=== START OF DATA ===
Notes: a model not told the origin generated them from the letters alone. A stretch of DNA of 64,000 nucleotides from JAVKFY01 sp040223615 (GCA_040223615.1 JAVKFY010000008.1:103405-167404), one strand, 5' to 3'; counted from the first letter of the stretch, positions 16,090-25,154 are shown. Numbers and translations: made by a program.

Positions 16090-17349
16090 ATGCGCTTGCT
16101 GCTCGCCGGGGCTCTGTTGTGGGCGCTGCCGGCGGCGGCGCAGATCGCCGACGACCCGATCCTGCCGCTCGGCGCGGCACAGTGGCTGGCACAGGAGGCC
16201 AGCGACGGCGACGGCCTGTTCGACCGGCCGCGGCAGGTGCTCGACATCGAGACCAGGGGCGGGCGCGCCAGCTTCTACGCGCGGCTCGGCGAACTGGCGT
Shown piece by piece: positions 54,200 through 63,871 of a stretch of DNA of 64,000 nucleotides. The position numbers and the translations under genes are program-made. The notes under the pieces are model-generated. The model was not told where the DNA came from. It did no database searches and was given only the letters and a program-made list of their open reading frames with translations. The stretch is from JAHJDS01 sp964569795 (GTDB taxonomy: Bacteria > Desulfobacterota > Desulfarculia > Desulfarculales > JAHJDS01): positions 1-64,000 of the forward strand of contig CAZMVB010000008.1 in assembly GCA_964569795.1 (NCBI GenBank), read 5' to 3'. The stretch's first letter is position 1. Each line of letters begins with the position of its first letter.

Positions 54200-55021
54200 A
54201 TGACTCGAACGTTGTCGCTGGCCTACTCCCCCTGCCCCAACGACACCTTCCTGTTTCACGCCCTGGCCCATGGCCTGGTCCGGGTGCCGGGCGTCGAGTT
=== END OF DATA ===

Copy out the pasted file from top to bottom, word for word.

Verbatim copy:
Notes: a model not told the origin generated them from the letters alone. A stretch of DNA of 64,000 nucleotides from JAVKFY01 sp040223615 (GCA_040223615.1 JAVKFY010000008.1:103405-167404), one strand, 5' to 3'; counted from the first letter of the stretch, positions 16,090-25,154 are shown. Numbers and translations: made by a program.

Positions 16090-17349
16090 ATGCGCTTGCT
16101 GCTCGCCGGGGCTCTGTTGTGGGCGCTGCCGGCGGCGGCGCAGATCGCCGACGACCCGATCCTGCCGCTCGGCGCGGCACAGTGGCTGGCACAGGAGGCC
16201 AGCGACGGCGACGGCCTGTTCGACCGGCCGCGGCAGGTGCTCGACATCGAGACCAGGGGCGGGCGCGCCAGCTTCTACGCGCGGCTCGGCGAACTGGCGT
Shown piece by piece: positions 54,200 through 63,871 of a stretch of DNA of 64,000 nucleotides. The position numbers and the translations under genes are program-made. The notes under the pieces are model-generated. The model was not told where the DNA came from. It did no database searches and was given only the letters and a program-made list of their open reading frames with translations. The stretch is from JAHJDS01 sp964569795 (GTDB taxonomy: Bacteria > Desulfobacterota > Desulfarculia > Desulfarculales > JAHJDS01): positions 1-64,000 of the forward strand of contig CAZMVB010000008.1 in assembly GCA_964569795.1 (NCBI GenBank), read 5' to 3'. The stretch's first letter is position 1. Each line of letters begins with the position of its first letter.

Positions 54200-55021
54200 A
54201 TGACTCGAACGTTGTCGCTGGCCTACTCCCCCTGCCCCAACGACACCTTCCTGTTTCACGCCCTGGCCCATGGCCTGGTCCGGGTGCCGGGCGTCGAGTT